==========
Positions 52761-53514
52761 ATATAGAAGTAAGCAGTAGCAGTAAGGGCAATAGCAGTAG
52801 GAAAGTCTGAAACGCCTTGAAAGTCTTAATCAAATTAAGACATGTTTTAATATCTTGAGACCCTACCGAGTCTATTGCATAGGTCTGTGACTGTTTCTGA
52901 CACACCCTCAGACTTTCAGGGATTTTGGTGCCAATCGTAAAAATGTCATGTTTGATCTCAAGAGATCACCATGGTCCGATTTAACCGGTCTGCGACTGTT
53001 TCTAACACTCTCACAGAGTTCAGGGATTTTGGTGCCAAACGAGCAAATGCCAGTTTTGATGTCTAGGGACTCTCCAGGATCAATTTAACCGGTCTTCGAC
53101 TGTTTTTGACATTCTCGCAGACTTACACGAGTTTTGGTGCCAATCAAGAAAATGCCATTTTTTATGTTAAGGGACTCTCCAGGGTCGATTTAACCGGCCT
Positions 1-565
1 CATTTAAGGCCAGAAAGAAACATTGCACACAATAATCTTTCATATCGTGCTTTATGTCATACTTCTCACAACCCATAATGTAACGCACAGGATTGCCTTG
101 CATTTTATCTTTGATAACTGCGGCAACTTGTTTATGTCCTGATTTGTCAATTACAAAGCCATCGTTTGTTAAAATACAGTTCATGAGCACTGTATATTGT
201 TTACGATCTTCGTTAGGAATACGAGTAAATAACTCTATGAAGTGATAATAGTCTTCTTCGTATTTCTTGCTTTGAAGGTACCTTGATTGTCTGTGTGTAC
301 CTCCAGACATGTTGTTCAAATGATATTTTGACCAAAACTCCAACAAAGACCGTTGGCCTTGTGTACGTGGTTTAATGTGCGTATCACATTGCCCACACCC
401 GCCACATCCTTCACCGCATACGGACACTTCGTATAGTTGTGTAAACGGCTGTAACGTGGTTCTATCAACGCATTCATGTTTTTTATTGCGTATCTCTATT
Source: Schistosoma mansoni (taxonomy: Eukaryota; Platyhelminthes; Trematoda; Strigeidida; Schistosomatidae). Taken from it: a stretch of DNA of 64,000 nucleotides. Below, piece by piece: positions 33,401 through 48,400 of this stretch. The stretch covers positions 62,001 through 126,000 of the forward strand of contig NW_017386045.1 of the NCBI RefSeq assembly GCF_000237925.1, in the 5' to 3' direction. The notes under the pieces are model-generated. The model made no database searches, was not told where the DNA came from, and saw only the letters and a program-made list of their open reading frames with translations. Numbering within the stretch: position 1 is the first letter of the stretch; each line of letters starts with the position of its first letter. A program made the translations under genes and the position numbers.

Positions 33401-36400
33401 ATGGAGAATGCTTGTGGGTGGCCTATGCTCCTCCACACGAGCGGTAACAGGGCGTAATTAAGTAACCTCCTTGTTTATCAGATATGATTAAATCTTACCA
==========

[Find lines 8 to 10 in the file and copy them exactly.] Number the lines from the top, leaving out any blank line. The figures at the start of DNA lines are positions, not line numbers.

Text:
1 CATTTAAGGCCAGAAAGAAACATTGCACACAATAATCTTTCATATCGTGCTTTATGTCATACTTCTCACAACCCATAATGTAACGCACAGGATTGCCTTG
101 CATTTTATCTTTGATAACTGCGGCAACTTGTTTATGTCCTGATTTGTCAATTACAAAGCCATCGTTTGTTAAAATACAGTTCATGAGCACTGTATATTGT
201 TTACGATCTTCGTTAGGAATACGAGTAAATAACTCTATGAAGTGATAATAGTCTTCTTCGTATTTCTTGCTTTGAAGGTACCTTGATTGTCTGTGTGTAC